LONDON, Sept. 14 (UPI) -- British rocker Sting said he was inspired to become a successful musician after waving to the Queen Mother when she passed through his hometown in the 1960s.
"That was when I got infected. That was when I thought: 'I don't want this life: I want that one.' Once I'd found a guitar to play I found a friend to help me get there," he told Britain's The Guardian.
Sting is releasing his first solo album in more than a decade, "The Last Ship," Sept. 23, The Daily Telegraph reported. The album was inspired by his childhood growing up near the Swan Hunter shipyard in Wallsend near the River Tyne.
A Broadway show by the same name opens next year, The Daily Telegraph said.
Sting told The Guardian he's comfortable with where his professional career is because everybody in the band "knows their job.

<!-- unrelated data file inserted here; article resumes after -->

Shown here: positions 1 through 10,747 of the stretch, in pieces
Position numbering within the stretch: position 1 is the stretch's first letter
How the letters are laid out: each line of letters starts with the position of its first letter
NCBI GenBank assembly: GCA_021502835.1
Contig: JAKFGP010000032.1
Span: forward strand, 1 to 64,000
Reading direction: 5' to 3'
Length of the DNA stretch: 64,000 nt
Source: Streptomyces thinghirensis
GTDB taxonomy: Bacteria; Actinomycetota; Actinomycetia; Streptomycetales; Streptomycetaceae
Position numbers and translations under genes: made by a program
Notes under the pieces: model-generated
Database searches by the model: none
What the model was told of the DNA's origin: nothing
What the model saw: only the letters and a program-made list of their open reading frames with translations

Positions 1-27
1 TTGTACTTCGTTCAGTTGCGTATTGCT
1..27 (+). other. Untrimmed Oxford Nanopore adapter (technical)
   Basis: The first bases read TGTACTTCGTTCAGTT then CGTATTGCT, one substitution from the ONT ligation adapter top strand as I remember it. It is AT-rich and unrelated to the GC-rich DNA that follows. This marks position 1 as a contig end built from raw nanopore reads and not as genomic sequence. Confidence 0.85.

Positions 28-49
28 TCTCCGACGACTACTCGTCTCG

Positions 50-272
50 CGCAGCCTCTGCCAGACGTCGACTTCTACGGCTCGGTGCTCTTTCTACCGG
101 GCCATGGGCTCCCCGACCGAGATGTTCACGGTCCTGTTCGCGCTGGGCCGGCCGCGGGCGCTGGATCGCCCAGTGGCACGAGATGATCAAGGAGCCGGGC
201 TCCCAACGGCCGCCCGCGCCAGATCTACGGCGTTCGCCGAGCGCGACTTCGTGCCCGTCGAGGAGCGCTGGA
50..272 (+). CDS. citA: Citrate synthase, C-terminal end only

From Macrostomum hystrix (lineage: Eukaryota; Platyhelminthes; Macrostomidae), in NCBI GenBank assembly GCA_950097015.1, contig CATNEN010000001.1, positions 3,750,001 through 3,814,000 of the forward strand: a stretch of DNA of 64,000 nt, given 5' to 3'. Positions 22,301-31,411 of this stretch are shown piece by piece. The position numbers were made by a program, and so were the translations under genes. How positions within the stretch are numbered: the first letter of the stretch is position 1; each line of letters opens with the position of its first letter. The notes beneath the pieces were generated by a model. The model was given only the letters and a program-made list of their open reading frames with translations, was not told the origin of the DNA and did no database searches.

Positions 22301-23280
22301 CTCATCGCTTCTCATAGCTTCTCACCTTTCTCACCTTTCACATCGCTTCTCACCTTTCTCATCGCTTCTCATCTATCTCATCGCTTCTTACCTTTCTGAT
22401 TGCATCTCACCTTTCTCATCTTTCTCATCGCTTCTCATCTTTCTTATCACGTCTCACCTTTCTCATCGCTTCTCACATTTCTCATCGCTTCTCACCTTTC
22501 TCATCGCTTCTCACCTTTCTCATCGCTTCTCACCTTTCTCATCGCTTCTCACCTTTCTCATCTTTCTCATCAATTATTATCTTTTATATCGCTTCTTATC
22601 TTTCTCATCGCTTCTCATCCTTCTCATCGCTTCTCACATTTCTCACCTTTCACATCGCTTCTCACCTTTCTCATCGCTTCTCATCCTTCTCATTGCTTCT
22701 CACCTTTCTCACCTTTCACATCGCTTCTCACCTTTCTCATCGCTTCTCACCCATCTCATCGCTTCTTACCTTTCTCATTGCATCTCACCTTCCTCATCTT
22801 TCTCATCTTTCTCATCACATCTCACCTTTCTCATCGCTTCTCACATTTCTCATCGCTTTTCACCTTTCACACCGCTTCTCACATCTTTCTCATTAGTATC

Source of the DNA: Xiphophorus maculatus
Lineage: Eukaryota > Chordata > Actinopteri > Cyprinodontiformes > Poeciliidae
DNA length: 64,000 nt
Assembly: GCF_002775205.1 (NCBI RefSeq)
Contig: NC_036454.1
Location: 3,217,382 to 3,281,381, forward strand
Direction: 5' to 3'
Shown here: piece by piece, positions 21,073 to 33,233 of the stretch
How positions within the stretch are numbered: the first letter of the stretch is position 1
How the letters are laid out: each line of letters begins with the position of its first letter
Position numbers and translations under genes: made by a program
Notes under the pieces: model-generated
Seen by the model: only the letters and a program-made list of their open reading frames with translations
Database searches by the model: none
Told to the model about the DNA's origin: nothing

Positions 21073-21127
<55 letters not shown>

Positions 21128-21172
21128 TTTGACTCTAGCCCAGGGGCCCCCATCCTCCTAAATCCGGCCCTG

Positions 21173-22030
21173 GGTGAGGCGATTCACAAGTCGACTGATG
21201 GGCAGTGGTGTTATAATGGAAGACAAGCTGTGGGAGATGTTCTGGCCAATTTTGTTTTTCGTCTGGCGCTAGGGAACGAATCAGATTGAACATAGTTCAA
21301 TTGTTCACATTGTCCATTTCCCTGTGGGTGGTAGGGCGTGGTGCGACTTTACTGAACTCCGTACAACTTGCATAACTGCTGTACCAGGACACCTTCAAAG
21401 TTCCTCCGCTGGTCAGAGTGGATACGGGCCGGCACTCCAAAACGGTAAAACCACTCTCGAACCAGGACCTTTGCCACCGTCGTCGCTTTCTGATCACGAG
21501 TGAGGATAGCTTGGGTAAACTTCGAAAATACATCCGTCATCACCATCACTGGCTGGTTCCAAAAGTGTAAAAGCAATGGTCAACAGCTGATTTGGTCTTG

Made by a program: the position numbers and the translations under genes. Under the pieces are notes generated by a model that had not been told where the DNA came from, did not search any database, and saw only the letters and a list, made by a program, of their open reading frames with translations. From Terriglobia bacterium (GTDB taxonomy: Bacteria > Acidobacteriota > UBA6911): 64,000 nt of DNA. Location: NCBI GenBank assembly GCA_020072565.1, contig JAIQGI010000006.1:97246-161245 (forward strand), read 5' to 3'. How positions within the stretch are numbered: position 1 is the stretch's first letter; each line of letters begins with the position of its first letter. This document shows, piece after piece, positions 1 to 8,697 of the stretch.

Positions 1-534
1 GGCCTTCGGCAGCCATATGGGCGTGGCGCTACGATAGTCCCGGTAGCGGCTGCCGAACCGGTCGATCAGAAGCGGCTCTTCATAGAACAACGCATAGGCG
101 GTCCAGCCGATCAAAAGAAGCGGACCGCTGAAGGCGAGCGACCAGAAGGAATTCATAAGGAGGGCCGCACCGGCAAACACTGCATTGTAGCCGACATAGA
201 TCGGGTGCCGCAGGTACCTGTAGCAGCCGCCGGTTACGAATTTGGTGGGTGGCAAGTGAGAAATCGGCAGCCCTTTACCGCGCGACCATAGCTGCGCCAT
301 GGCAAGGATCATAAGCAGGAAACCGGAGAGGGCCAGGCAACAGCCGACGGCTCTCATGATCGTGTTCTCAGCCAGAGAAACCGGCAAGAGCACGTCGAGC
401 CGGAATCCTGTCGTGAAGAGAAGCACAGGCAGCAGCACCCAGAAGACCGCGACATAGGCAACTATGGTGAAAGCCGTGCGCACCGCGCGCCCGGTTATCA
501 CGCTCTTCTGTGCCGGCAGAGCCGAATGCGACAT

"Nobody's fighting for my position, so it's very stable. Creative instability shouldn't be in the politics of a band. That's tiresome. I've done all that," he said.
Additionally, he has free creative control with his record label.
"I'm given the license to do things by previous successes," he said. "Those successes meant I could walk into my record company and say: 'I'm making a record of 16th-century art songs on a lute,' and they say, 'Yes, Sting.' "